In a second modification, it is possible for the roller 20 to make contact with the printing form cylinder 8, as a single ink applicator roller, in the short or anilox inking unit operating mode. The dampening solution applicator roller 35, via which a dampening solution/printing ink emulsion is also applied to the printing form cylinder 8 in the short or anilox inking unit operating mode, is not an ink applicator roller in the actual sense. The ink applicator rollers 17, 18 and 19 are thrown off the printing form cylinder 8 in the second modification of the short or anilox inking unit. The roller 27 is thrown off the roller 26 and/or the roller 28, so that the inking unit part 17 to 19, 23, 25 and 26 which trails in the direction of rotation of the printing form cylinder 8 is not supplied with the printing ink from the ink fountain 49.

In the two aforedescribed modified embodiments of a short or anilox inking unit, with the effective employment of a single ink applicator roller 20 or no more than two applicator rollers 19 and 20 and, if appropriate, of a dampening solution applicator roller 35 in addition to this single ink applicator roller 20 or these two ink applicator rollers 19 and 20, it is necessary to prepare the printing ink in a manner which is particularly well suited to the printing.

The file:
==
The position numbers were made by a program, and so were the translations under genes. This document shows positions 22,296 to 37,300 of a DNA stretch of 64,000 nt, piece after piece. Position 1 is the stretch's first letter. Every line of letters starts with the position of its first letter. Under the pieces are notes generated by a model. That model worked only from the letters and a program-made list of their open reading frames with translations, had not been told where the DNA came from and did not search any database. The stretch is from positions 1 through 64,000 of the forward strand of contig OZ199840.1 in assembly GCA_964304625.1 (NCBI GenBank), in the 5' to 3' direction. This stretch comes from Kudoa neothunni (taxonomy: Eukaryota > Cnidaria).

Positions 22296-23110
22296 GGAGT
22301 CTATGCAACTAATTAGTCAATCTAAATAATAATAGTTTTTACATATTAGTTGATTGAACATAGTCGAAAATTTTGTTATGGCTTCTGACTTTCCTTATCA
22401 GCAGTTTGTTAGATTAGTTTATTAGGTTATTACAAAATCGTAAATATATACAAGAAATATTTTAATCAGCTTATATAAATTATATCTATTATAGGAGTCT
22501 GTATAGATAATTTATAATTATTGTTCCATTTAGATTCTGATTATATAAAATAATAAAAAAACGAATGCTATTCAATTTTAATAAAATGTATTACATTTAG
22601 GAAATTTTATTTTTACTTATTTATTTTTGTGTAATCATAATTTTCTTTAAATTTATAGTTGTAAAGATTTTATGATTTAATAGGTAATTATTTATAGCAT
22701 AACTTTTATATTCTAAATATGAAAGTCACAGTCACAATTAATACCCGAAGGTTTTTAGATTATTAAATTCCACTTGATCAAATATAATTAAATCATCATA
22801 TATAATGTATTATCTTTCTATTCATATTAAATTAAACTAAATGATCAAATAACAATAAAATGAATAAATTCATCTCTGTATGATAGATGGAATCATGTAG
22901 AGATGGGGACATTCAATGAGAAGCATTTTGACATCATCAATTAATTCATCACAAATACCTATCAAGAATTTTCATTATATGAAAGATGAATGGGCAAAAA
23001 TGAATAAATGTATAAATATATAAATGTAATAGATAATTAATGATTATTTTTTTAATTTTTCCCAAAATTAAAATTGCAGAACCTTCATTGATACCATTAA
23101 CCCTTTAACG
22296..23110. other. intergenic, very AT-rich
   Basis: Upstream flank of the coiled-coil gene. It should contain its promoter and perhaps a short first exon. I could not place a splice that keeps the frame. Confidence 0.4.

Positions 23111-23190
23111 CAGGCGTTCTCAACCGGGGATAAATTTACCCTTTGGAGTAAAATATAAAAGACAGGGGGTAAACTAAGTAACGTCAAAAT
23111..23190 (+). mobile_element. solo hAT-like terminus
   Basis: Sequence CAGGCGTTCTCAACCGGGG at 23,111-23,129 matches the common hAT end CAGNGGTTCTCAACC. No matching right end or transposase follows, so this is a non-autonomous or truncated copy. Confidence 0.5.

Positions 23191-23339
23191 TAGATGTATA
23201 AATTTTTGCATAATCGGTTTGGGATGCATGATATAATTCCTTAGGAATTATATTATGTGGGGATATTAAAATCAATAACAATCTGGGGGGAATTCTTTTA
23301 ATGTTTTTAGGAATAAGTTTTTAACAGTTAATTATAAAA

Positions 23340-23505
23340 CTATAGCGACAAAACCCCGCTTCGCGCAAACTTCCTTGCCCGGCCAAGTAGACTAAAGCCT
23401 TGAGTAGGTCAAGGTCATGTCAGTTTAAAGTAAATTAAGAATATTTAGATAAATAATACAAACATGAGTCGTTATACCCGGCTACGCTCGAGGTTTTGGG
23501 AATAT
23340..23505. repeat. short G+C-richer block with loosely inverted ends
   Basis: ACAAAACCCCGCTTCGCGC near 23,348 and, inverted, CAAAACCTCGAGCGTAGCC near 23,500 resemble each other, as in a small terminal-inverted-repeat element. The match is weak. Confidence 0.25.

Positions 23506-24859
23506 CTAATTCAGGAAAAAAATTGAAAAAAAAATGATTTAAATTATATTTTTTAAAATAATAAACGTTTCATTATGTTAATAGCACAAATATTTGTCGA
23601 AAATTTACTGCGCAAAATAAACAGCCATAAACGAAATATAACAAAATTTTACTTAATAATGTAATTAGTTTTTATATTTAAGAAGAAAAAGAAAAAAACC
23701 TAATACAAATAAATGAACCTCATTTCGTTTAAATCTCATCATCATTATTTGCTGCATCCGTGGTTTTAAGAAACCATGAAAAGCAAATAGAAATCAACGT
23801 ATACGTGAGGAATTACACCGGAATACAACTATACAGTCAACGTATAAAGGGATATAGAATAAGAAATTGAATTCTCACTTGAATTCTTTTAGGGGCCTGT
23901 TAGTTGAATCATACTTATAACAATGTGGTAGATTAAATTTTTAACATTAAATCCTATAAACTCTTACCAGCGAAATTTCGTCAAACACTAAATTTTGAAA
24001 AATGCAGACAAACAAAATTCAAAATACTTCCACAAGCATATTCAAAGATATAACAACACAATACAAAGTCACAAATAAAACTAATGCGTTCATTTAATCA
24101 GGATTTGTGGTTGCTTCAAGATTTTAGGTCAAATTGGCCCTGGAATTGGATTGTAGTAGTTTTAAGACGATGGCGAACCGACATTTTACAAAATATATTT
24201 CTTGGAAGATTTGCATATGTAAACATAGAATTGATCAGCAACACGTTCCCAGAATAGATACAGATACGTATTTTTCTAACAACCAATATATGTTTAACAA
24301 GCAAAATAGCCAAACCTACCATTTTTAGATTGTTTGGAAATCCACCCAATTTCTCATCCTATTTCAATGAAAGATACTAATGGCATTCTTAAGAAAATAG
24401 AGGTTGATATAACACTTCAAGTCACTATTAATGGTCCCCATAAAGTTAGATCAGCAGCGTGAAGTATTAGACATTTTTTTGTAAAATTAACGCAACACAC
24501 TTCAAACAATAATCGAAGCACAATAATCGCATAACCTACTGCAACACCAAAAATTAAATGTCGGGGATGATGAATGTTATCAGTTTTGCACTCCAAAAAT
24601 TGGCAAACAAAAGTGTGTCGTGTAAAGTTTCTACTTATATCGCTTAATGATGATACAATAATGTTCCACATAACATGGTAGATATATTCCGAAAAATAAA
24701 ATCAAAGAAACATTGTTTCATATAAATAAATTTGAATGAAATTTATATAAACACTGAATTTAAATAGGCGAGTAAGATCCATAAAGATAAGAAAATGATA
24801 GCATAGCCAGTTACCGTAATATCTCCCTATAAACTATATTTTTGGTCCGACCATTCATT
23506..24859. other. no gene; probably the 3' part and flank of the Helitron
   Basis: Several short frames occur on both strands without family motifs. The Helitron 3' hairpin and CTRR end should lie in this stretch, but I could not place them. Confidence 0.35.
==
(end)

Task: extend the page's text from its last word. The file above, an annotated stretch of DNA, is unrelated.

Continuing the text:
The ink applicator rollers 17 and 18 which are inactive in the short or anilox inking unit operation according to the first modification, and the ink applicator rollers 17, 18 and 19 which are inactive according to the second modification are no longer able to contribute to making the printing ink already applied to the printing plate more uniform, as in normal inking unit operation. Nor can the inking unit roller 23, that is formed as a distributor roller, contribute any more to mechanical preparation of the printing ink in the inking unit in the short or anilox inking unit operation. For this reason, in the inking unit 15 that is shown in FIG. 2 and can be operated in short or anilox inking unit operation, it is particularly beneficial that the inking unit, having the inking unit rollers 21 and 22 formed as distributor rollers, has a number of positively driven inking unit rollers which, in short or anilox inking unit operation, rotate at a peripheral speed that differs from the peripheral speed of the printing form cylinder 8 and possibly also at peripheral speeds which are different from one another. These rollers 21 and 22 are part of a roller train used for short or anilox inking unit operation, and the transport of ink from the ink feeding device 49 to the single ink applicator roller 20 (second modified embodiment) which is active in short or anilox inking unit operation, or the two ink applicator rollers 19 and 20 (first modified embodiment) which are solely active in short or anilox inking unit operation, is performed via these rollers 21 and 22.